GSE Professor Advocates for Religious Education in Public Schools

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GSE Professor Advocates for Religious Education in Public Schools

Benjamin Justice, GSE professor and education historian believes that religious diversity still drives educational policy across the United States, from charter and voucher programs directing public money into church organizations, to attacks on science and history in the curriculum. He recently co-authored Have a Little Faith: Religion, Democracy, and the American Public School with Colin MacLeod, professor of philosophy at the University of Victoria.

“For Americans to have more faith in democracy, they need to put more faith – religious faith – in the curriculum of public schools,” states Justice.  “Now more than ever, we see the imperative for that shared sense of reality that public education provides. We know that without the ability to connect education to their experiences or prior knowledge, people cannot relate to the subject matter. For many Americans, those experiences and knowledge include religion.”

Justice contends that religion is an important expression of one’s sense of self and thus, it is necessary in learning. According to him, we live in a religious society and so religion is all around us. He cites the fact that in the recent election, 80% of white evangelicals supported President Trump – understanding why is important for all Americans.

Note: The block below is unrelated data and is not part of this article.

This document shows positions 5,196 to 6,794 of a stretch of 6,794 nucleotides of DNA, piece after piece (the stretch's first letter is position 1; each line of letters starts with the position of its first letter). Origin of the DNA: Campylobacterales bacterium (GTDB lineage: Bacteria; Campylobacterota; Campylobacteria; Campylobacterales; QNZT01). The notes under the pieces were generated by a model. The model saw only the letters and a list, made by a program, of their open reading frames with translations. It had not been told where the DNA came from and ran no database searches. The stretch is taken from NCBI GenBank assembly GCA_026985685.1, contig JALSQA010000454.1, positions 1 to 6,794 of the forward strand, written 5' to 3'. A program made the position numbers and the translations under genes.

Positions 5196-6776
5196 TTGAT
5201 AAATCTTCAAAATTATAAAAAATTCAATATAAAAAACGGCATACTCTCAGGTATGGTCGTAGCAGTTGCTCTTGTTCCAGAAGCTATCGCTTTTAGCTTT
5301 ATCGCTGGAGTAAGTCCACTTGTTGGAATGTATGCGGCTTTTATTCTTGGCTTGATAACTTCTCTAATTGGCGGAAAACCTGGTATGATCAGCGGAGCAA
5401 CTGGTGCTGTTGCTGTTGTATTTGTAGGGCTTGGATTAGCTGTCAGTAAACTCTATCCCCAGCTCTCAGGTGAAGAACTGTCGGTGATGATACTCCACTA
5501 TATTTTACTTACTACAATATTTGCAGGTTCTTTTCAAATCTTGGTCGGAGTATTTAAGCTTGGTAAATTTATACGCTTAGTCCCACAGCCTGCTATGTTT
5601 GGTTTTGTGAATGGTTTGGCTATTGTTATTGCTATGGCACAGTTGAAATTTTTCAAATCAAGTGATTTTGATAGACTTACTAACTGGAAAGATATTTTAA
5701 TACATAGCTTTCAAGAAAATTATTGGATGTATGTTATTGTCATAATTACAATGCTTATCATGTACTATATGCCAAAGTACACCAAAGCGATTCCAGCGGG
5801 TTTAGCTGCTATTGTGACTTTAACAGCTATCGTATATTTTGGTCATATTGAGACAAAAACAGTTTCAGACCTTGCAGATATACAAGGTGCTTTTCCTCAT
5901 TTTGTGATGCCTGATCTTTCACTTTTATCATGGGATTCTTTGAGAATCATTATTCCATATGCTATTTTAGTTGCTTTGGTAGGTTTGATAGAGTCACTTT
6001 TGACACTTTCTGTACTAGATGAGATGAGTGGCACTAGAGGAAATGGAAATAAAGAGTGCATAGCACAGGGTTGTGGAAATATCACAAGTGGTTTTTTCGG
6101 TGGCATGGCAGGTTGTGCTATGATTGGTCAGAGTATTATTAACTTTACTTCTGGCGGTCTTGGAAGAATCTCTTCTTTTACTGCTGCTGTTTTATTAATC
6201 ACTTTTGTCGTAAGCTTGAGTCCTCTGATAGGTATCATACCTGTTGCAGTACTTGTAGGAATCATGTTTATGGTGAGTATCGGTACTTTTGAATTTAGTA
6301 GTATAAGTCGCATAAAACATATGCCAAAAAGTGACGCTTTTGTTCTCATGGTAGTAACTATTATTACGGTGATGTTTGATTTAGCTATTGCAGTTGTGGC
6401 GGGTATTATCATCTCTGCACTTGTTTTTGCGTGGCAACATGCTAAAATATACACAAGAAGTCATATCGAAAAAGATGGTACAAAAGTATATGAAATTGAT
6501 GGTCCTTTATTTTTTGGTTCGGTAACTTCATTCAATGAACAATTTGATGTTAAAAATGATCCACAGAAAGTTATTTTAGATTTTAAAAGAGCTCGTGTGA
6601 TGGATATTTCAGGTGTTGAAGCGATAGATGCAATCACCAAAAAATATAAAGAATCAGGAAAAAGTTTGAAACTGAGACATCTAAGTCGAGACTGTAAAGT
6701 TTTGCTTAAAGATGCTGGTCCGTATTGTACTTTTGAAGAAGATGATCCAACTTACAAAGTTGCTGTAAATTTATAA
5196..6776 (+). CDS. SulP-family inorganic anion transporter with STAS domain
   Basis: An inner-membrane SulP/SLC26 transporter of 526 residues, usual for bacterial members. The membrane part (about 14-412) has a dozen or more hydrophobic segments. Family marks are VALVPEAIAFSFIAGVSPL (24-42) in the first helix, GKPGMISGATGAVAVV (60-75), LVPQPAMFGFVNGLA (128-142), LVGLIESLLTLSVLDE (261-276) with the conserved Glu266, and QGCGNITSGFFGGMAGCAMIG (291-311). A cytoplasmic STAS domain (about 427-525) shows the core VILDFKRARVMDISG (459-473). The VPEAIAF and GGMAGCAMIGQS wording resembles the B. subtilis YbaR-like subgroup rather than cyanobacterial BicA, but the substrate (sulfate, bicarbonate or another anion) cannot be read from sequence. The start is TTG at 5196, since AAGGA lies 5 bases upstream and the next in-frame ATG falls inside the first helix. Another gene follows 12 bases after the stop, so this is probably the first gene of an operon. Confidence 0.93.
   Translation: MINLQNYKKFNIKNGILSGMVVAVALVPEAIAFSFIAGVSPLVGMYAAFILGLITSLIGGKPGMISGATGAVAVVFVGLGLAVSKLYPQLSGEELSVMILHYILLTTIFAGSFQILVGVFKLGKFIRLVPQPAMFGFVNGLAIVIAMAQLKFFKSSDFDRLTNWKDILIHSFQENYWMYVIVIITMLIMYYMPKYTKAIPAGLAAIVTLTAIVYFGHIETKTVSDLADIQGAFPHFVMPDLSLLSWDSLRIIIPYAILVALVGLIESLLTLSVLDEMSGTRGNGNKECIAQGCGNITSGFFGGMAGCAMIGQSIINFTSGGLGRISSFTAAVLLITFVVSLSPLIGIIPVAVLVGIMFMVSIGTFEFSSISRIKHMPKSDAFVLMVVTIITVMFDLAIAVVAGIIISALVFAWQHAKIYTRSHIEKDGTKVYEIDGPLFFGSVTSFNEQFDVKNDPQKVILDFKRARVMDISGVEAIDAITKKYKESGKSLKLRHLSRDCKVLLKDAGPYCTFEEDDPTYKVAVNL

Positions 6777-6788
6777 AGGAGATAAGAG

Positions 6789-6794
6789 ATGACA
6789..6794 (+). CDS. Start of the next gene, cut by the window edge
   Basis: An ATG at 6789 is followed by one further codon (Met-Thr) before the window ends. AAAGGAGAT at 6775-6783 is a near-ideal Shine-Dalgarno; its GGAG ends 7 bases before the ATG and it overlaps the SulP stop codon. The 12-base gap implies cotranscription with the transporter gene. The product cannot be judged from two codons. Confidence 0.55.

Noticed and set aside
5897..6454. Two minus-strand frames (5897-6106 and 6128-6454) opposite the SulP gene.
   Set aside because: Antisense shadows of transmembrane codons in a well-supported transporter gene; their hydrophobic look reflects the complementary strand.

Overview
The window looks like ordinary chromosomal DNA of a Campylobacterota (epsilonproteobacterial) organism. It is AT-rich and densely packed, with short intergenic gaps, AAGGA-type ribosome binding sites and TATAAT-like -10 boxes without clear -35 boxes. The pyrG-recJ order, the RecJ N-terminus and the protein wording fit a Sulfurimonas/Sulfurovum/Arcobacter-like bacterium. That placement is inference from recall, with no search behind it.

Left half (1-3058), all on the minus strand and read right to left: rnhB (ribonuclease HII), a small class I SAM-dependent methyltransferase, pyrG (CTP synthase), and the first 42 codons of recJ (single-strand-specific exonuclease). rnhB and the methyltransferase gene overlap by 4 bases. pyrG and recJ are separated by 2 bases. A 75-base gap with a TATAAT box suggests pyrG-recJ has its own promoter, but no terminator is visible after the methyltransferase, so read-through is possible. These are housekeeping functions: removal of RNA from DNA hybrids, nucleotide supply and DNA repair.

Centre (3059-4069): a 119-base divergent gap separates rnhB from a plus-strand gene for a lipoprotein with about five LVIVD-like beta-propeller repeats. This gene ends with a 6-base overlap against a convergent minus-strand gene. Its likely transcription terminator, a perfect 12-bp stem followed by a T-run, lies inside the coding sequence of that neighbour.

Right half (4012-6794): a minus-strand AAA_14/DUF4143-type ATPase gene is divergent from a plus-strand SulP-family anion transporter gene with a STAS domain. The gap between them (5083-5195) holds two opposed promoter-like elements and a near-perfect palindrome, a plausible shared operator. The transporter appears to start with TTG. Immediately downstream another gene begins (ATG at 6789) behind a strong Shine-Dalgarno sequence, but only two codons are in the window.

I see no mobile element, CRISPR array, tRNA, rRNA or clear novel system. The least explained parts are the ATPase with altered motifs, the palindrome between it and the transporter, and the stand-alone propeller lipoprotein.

In France, by contrast, there is a long-standing belief that religion is oppressive and therefore people must express themselves carefully in public. Justice believes that this represents a failed policy, as children in religious garb at school are consistently bullied due to a lack of understanding. In other public spaces, such as beaches, women who choose to dress modestly, according to their faith, are harassed by police.  “In these cases it is the government, not the religion, that is oppressive,” says Justice.

Justice advocates for four different ways that religion should be incorporated into public schools:

  • Schools should teach more religious content. Every child should understand different religions, beliefs and what this means for a democratic society.
  • Public education should be for common, democratic purposes, and not determined only by consumer choice.
  • Public schools should be controlled by public bodies, such as school boards and state government agencies, which are transparent and accountable, thus ensuring protections for minorities while also ensuring democratic purposes that benefit all of us.
  • Schools should be inclusive and provide a safe, welcoming space for children of different backgrounds.

He cautions however, that some forms of religious expression infringe on the rights of others such as wearing a t-shirt that states “Islam is the Devil.” This is alienating for Muslim children and every child in school needs to feel safe. Thus, free speech in schools should be a limited right as it is in contention with other rights.

“In schools, we should be able to discuss what we have in common as well as express what makes us different. Behaviors that are hostile to democratic values and threaten others, though, should be relegated to private spaces,” says Justice. “I hope that this book will help policymakers understand and articulate why we can’t have religious groups participate in the management of public schools. Another goal of the book is to help parents and teachers articulate why it is important to bring religion into schools – but in a smart way that doesn’t infringe on our democratic values. And finally, my vision with this book is to empower students so that they have the freedom to express themselves and resist intolerance.”